Following San José Spotlight’s reporting that revealed Santa Clara Mayor Lisa Gillmor lobbied the governor to help a major real estate firm save money on a massive project months before it cut big checks to support her reelection campaign, attorneys for the developer are pushing back.
In a letter sent to San José Spotlight this month, law firm Gibson, Dunn & Crutcher, representing developer The Related Companies, claims this news organization’s reporting contains “false and misleading statements” and demanded corrections be issued.
In a response letter, attorney Joshua Koltun, representing San José Spotlight, said a correction will not be issued. He wrote San José Spotlight “is willing, however, to publish a copy of your letter, so that its readers can consider your arguments and decide for themselves what to think about this controversy.”
San José Spotlight first revealed in September that Gillmor wrote a letter to Gov. Gavin Newsom in March advocating that Related, which is developing a massive $8 billion mixed-use project in Santa Clara, should not be required to pay prevailing wages to workers on the job.
In an Oct. 5 follow-up article about the scrutiny Gillmor faced from her council colleagues over the letter, San José Spotlight wrote Gillmor tried to help Related “skirt paying higher wages” on the project. In the demand letter to San José Spotlight, Gibson Dunn attorney Theane Evangelis took issue with that wording.
“Related is not trying to ‘skirt paying higher wages,’ Evangelis wrote.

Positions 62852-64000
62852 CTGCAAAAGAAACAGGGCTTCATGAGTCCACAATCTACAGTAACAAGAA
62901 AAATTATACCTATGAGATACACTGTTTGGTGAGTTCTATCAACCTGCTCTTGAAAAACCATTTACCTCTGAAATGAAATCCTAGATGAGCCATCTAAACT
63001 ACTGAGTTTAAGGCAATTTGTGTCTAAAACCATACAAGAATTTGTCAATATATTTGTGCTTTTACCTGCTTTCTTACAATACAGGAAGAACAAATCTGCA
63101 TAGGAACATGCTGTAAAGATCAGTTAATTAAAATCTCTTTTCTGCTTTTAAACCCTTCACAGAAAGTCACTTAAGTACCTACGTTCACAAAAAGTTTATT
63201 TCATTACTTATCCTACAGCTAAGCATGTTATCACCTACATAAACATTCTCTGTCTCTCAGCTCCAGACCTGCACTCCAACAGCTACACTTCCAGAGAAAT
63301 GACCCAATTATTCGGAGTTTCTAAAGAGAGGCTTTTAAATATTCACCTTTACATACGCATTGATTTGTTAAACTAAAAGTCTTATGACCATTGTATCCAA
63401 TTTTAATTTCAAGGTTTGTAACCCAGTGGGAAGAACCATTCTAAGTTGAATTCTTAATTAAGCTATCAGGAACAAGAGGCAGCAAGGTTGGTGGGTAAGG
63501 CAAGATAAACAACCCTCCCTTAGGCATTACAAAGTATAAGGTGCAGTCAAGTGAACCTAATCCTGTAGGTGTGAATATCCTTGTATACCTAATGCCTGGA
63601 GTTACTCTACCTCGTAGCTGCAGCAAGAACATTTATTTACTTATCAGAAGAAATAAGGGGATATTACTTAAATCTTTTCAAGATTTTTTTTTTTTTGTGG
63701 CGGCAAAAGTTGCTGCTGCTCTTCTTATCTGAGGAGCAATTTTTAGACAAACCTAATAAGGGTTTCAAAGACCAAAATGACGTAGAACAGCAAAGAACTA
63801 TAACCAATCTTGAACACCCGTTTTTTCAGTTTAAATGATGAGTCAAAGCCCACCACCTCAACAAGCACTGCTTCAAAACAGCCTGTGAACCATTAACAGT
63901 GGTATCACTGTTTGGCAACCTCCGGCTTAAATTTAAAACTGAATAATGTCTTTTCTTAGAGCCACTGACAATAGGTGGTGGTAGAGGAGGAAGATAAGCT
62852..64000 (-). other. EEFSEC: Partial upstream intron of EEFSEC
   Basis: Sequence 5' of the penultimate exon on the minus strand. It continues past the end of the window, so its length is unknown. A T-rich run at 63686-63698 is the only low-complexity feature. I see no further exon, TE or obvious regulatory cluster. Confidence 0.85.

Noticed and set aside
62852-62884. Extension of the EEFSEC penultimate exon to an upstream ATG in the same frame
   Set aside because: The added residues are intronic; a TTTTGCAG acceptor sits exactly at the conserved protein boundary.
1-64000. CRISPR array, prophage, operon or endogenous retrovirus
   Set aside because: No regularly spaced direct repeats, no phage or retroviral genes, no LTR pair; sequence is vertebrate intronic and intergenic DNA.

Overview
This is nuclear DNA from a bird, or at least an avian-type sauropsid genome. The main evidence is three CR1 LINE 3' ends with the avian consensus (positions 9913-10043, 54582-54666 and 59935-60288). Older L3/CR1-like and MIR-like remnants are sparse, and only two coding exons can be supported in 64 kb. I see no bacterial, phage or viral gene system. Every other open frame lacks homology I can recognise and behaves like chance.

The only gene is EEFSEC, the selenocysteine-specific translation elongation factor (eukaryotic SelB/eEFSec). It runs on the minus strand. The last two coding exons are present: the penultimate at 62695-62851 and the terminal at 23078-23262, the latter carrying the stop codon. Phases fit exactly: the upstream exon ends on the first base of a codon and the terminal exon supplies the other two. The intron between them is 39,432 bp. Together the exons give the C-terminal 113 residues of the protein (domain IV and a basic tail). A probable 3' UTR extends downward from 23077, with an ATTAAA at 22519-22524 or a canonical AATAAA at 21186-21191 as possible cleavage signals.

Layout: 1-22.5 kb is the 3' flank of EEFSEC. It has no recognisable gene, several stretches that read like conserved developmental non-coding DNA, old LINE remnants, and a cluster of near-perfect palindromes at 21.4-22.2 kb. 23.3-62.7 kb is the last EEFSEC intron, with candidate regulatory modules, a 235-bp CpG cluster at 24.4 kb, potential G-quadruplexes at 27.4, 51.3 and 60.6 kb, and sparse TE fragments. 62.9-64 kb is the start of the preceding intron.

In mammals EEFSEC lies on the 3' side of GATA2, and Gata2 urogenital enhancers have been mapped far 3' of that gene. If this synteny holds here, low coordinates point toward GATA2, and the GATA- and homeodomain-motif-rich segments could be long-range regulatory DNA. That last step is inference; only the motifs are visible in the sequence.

Gillmor’s letter to Newsom came nearly two years after a painters union requested that the state’s Department of Industrial Relations determine whether the developer’s project be considered a public works project and therefore be required to pay prevailing wages. The mayor, in her letter to Newsom, indirectly asked the governor to intervene.
In the demand letter, Evangelis said, “Related’s project is not a ‘public works project,’ and a mischaracterization of the project would have many repercussions for the city and other public-private partnerships state-wide.”
Evangelis said the mayor was not “intervening or lobbying on behalf of Related, as the article implies,” but merely “providing facts” about the city’s lease agreement with the developer for 240 acres of city-owned land near Levi’s Stadium.
Evangelis also claimed the Department of Industrial Relations had not made a decision on the painters union request within the time frame of its own regulations.
“And so the mayor was bringing the issue of the delay to the governor’s attention and requesting his consideration of the issues,” Evangelis wrote.
The Oct. 5 article quoted Gillmor speaking at the Oct. 4 council meeting where she claimed the letter was only written to encourage a decision to be made quickly.
“Pure and simple, that was it. Nothing nefarious, nothing underhanded. That’s what was done,” Gillmor said at the time. She did not address her letter’s direct opposition to the union’s arguments.
Months after Gillmor sent the letter to Newsom, Related formed a campaign committee and funded it with $250,000 to help Gillmor win reelection against Councilmember Anthony Becker. As of Oct. 26, the committee has spent nearly all of that money on television and internet ads, as well as polling and consulting, campaign finance records show.
Some other councilmembers, including Suds Jain and Kevin Park, raised questions at the Oct. 4 meeting about the optics of the mayor writing a letter that aims to benefit a developer who is a significant supporter of her campaign.
“I think Related has made it very clear that they don’t want people to think it was a quid pro quo. But it’s really hard to see differently. It’s hard to ignore the facts,” Park said at the meeting.
The Related Santa Clara project is slated to include 9 million square feet of office space, hotels, shops, restaurants and nearly 1,700 apartments. It has not broken ground yet, after facing delays from lawsuits and the pandemic.